Nikon D7100

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Here is the second part of the Nikon D7100 “tips and tricks” article I posted a few weeks ago. You can read the first part here.

Nikon D7100 body book manual guide dummies how to tips tricks setting menu quick start
Detail of the Nikon D7100 dSLR camera – photo by author

6. Set up your Dual SD Memory Card Slots: The two memory card slots of the D7100 can function in a couple different ways, including using one for saving RAW files and the other for JPEG files, saving all your images to both cards simultaneously, using the second card as overflow when the first one fills up, or saving still images to one and movies to the other. You can set this up in the Shooting Menu under Role played by card in slot 2. To set how the cards function for saving videos, use the Shooting Menu > Movie Settings > Destination.

Nikon D7100 sd memory card battery en-el15

Nikon EN-EL15 battery and SD memory cards for the Nikon D7100

7. Use Picture Styles for your JPEG Images: If you are capturing your images as (NEF)RAW or JPEG files and will be post-processing your images in software such as Photoshop or Lightroom, then you don’t necessarily need to worry about Picture Styles. If that is the case, set the Picture Style for Standard or Neutral so that the images that you view on the camera’s rear LCD screen will be close to how they will appear in the actual RAW image file that you open on your computer. However if you are not post-processing, you will want the images to come out of the camera looking as you want them to, so you will need to set, customize, or create a Picture Style that best creates your desired look. Adjust the contrast, saturation, sharpening, etc. to achieve the look you are after. Save the Picture Styles you have created to access them later. You can even create your own styles using the included software, or find them online and download them. There are even styles to be found online that recreate the look of various traditional types of film including Kodachrome and Velvia.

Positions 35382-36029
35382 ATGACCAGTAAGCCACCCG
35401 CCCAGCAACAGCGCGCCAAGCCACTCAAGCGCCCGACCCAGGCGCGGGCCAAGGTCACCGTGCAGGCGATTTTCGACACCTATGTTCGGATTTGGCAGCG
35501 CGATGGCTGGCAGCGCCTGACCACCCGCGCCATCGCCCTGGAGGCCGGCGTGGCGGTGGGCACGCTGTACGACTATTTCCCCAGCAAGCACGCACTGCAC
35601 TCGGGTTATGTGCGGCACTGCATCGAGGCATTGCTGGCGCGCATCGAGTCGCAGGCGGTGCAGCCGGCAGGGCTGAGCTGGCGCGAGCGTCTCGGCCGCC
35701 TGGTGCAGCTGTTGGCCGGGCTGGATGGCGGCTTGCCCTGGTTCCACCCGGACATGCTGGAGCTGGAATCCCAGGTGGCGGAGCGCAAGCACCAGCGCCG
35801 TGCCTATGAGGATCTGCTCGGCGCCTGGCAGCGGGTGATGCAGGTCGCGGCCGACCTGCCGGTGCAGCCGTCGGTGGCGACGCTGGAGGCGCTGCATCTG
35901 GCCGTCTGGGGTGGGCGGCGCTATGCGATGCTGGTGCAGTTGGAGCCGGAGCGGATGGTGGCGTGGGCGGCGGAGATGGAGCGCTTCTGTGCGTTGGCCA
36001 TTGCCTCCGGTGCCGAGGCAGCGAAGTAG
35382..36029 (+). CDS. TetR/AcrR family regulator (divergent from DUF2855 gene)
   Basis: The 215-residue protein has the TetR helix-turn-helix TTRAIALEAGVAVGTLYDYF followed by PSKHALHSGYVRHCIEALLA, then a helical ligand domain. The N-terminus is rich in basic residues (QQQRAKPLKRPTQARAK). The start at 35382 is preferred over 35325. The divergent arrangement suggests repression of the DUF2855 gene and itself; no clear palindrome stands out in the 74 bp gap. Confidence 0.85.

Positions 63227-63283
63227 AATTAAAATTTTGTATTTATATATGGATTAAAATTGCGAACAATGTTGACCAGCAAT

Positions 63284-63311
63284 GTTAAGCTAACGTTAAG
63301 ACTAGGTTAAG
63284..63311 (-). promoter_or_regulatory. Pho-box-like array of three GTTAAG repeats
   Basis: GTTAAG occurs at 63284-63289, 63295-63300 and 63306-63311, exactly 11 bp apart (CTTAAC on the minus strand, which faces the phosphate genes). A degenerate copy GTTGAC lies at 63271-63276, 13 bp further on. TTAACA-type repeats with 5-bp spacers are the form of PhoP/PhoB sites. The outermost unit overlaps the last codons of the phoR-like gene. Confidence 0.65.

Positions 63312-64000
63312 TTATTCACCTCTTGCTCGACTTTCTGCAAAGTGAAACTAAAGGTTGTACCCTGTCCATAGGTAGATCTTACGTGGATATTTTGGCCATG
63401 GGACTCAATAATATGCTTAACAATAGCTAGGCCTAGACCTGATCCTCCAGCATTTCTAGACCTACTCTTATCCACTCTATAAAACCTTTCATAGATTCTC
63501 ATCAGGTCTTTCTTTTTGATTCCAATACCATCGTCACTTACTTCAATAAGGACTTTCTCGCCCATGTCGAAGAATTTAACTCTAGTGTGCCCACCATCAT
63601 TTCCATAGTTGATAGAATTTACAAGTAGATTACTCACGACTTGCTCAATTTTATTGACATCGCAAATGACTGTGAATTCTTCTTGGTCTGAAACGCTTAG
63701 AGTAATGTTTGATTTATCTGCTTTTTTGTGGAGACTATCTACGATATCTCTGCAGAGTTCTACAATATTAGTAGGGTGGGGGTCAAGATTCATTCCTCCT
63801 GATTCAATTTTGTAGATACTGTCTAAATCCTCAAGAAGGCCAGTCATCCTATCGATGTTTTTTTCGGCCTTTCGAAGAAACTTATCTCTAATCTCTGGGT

Nikon D7100 picture control